How to Automate Your Collections

Feb 23 22:00 2003 Tim Randle Print This Article

Having been a landlord since the early part of 1994, I feel fairly safe in stating I've tried almost every ... way of ... monthly payments from my ... I want to run through some o

Having been a landlord since the early part of 1994,Guest Posting I feel fairly safe in stating I've tried almost every imaginable way of collecting monthly payments from my residents. I want to run through some of these methods and let you in on the pros and cons of each technique. I'll wrap it up by telling you what I do now.

Personal Collections
Scheduling appointments to pick up payments was never even a consideration for me as a standard way of doing business. I'm too lazy and I consider it the resident's responsibility to pay me if they want to stay. The advantage is that you know right away who's paid and who hasn't. You still don't know if the check will clear with good funds, assuming you weren't paid in cash or certified funds.

Of course, I've met with residents to pick up payments on special occasions when the resident was late or trying to avoid late fees. Again, this is a waste of time in my opinion.

I now have a designated place for the residents to drop off payments if they want to go this route. Also, for chronic late payers, they lose the privilege of paying any other way than by certified funds at the drop box. Once they've paid consistently and timely for six months, I'll consider reverting back to the standard pay system I'll discuss later.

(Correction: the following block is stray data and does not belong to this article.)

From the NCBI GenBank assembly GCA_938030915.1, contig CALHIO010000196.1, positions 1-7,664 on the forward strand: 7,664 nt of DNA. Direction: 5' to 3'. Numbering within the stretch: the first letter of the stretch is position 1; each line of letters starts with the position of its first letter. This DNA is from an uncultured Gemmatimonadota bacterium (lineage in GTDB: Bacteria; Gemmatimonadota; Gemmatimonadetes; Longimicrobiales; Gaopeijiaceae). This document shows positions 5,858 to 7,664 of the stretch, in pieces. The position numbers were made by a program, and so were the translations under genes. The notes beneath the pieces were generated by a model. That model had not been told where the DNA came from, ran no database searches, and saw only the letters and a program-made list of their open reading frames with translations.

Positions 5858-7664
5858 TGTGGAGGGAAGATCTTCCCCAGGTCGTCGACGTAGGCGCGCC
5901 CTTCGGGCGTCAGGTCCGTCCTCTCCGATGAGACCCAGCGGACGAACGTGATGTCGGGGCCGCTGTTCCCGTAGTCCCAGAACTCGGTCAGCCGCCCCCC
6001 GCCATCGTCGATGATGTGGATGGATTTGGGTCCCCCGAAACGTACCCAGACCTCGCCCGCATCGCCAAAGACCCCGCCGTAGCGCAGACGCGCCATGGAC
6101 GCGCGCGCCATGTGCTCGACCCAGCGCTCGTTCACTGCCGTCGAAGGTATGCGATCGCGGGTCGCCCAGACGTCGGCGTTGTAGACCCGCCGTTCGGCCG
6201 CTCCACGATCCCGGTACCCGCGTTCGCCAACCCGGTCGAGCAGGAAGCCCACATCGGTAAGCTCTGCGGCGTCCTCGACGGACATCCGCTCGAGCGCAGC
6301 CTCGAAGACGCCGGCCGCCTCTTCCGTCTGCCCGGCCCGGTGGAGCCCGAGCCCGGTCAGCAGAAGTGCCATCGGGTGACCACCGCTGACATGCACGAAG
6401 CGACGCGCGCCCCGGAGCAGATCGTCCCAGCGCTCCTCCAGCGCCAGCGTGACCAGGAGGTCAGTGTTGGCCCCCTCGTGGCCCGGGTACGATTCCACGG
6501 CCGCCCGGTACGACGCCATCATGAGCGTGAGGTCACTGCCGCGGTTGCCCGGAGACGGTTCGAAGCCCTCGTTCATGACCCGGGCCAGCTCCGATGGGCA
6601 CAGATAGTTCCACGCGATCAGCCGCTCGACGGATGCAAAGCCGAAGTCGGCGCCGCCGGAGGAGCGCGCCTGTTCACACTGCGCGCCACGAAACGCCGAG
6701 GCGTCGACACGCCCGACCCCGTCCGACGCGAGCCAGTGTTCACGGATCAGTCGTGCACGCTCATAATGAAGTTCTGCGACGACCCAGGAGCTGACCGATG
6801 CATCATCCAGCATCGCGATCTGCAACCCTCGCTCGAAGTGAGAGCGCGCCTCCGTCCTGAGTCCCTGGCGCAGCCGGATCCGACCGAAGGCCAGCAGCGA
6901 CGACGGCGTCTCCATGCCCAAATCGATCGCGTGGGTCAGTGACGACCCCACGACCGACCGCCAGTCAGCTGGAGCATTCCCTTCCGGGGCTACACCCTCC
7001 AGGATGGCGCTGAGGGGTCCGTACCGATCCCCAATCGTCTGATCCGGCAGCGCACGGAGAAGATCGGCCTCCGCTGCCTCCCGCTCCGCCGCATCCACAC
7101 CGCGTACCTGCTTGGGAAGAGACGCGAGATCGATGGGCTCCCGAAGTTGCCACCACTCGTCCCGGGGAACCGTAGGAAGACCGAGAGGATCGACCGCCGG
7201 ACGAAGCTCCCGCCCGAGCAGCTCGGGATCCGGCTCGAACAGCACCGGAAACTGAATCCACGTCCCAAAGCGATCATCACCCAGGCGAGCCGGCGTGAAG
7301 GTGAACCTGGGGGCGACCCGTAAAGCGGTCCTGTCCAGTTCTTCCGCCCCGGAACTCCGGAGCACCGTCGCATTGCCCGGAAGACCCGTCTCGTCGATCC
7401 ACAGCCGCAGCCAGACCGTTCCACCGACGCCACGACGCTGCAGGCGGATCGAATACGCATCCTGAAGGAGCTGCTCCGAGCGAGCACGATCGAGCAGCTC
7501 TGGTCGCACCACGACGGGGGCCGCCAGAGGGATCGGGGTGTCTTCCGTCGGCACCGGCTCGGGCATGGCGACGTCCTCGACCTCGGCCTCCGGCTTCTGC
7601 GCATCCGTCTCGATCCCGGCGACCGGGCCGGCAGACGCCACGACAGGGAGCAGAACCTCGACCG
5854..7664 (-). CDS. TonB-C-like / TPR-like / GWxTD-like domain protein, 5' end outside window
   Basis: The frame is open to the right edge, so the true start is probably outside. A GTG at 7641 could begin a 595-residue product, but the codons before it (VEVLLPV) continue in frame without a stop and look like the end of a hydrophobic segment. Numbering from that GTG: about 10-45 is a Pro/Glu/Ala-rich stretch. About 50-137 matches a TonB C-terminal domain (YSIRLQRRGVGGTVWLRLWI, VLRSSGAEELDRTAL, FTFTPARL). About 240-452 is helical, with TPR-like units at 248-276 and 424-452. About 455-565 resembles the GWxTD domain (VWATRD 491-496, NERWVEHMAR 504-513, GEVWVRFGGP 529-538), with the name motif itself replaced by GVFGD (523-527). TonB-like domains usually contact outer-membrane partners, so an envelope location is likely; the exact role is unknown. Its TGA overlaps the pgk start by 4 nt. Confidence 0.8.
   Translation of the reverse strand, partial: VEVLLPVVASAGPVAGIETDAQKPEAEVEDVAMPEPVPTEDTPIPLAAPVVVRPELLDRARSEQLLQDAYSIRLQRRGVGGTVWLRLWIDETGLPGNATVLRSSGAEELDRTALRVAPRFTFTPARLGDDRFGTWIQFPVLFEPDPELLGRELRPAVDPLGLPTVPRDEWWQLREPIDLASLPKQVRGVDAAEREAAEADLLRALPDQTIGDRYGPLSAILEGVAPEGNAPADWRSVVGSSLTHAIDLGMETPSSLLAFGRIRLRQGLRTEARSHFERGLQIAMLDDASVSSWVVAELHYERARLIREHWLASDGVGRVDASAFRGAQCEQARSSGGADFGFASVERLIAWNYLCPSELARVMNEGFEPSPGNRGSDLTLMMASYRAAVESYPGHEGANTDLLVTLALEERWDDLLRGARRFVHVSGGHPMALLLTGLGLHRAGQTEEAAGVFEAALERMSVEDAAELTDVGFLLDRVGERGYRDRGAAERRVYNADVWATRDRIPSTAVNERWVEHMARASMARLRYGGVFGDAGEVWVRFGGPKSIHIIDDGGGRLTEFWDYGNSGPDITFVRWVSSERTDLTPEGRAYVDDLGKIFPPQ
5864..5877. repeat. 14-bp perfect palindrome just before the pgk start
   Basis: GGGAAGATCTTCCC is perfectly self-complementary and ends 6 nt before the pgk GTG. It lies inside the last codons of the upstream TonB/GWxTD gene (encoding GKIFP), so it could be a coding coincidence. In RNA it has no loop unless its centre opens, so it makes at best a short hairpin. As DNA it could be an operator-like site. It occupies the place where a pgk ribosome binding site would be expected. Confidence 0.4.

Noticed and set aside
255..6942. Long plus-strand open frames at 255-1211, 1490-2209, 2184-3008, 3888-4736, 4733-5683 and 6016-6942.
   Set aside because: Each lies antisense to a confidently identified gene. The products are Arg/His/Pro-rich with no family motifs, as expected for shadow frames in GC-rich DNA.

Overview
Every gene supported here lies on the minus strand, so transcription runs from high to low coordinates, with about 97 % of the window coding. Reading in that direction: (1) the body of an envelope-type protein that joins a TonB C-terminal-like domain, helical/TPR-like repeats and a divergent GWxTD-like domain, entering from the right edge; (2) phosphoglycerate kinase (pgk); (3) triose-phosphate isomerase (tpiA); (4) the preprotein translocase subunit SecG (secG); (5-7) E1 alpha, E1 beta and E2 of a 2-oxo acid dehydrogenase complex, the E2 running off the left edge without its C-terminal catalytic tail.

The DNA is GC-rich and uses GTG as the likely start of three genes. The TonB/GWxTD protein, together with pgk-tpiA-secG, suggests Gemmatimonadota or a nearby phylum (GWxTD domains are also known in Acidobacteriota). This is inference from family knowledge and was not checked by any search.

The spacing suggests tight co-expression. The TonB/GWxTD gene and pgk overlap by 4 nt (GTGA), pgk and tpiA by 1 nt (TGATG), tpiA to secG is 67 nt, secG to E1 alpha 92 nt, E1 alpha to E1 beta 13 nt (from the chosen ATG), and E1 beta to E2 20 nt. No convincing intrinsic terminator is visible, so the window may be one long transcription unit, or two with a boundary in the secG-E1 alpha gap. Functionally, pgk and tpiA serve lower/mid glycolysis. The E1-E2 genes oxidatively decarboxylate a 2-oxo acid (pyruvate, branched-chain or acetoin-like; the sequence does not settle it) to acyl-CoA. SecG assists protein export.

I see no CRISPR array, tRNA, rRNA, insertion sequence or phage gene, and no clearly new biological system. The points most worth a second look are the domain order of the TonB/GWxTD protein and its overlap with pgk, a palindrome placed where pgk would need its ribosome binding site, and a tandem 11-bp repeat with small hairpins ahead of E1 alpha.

If you do decide to meet your residents to collect, I highly recommend NOT meeting at your personal residence. Do not allow any of your residents to know where you live. In fact, my opinion is that you should have an unlisted telephone number for your home line and that you should spend as much time as necessary removing personal information from the various internet directories. Sorry for the tangent here, but I thought it important enough to include.

I don't recommend this method as it requires too much effort on your part.

The Check's in the Mail
This is probably the way everyone starts out. The payment doesn't arrive and the resident claims it's in the mail. If it arrives, is it even good? Who knows? The advantages to this method are that it's very common, and if you have a great tenant, it can be a low hassle way to collect payments.

The disadvantages include reliance on the resident's memory to write the check, correctly address the envelope, place the correct postage on it , and actually drop the payment in the mail. Additionally, you then rely on the postal service to deliver the payment to the correct address and in a timely manner.

I've even gone as far as providing payment coupons and self-addressed stamped envelopes to residents to remove some of the risk associated with this methodology. I didn't find this added effort to produce any noticeable difference in the results.

I don't recommend this method as it requires too much Involvement from your resident.

Resident Makes the Deposit
I realize many of you will completely balk at this idea, but I've tried it for years now with some success. Prior to having a drop box location, I would give my late payers a bank account number to which they could deposit the monthly payment directly.

Naturally, I graduated from that step to providing deposit slips that were pre-printed so the account name and the account number wouldn't be inaccurate. In this case, this added effort did reduce the monthly "I don't have such and such information" telephone calls from the residents. I was never that concerned about a resident attempting to make a withdrawal from my account, although I'm sure that's a possibility. To decrease this risk, you could have a separate bank account for deposits and sweep the funds into another account periodically.

Another consideration here is that potentially you could run into a failed eviction for accepting partial payments. Whether or not a judge would consider a tenant making a small deposit in a last ditch effort to avoid eviction "constructive receipt", I'm not able to answer. So far, (knock on wood), none of the folks I've evicted have tried this angle.